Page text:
• Water: provide clean drinking water for all Americans while managing both drought and flood risk by upgrading our water distribution infrastructure, improving sewage treatment, creating a national water conservation programme and building green stormwater infrastructure. The analysis highlights the efforts of Newark, New Jersey, to retrofit all of its water service lines to be lead-free
  • Natural systems: protect and enhance natural systems (“green infrastructure”) that act as a buffer against and serve as an alternative to human-made systems (“grey infrastructure”) while ensuring that every American has access to green space. The analysis looks at the significant expansion of equitable access to urban green space in Denver, Colarado.

The report examines each of the six sectors in terms of the status quo, why those current practices are deemed inadequate, what policies and investments can be enacted to do better and how all of these approaches can work together to create a stronger future.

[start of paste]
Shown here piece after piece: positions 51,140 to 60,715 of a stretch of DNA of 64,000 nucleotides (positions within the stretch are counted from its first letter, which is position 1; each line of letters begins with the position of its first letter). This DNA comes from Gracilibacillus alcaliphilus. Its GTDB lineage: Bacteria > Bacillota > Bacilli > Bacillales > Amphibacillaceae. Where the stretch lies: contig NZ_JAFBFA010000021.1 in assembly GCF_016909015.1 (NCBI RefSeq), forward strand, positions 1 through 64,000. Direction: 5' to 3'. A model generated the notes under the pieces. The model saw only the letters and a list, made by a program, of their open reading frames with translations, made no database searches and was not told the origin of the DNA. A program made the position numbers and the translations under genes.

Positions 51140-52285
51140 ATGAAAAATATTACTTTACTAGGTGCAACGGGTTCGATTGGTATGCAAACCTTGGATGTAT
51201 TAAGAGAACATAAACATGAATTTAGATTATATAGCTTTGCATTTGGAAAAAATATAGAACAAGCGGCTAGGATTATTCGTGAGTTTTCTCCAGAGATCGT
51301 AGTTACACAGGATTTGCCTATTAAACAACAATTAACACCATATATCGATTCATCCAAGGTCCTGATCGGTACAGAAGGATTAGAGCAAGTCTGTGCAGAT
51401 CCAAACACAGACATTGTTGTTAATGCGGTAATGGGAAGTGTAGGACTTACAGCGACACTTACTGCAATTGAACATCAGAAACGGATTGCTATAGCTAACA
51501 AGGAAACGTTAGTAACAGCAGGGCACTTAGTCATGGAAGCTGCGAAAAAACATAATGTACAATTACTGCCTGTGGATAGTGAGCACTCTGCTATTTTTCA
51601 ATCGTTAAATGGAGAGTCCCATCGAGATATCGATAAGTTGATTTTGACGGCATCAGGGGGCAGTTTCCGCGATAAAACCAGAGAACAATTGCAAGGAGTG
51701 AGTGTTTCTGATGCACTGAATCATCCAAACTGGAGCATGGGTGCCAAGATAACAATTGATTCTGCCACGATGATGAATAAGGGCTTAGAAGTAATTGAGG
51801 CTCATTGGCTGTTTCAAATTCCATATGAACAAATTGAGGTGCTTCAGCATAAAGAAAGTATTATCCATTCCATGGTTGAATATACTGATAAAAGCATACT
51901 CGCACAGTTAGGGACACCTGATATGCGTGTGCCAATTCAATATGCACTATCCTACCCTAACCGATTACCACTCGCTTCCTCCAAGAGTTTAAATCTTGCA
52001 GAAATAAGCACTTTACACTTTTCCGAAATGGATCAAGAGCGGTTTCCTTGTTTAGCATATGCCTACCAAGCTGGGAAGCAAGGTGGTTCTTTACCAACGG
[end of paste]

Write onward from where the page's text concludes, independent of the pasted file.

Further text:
“Investing in sustainable, inclusive infrastructure can be a powerful piece of our recovery efforts”

To illustrate this last point, the report examines the comprehensive approach to urban land-use that Portland, Oregon, has used to address challenges related to mobility, energy, housing, natural systems and resilience.

 

“Investing in sustainable, inclusive infrastructure can be a powerful piece of our recovery efforts”, as these investments create good jobs, improve quality of life and accelerate the transition to a clean energy economy,” added Antha Williams, global head of climate and environment programmes at Bloomberg Philanthropies.

 

“Many cities have already laid the groundwork for a sustainable recovery – and with support from the federal government, we can empower cities to help America build back better, from the bottom-up.”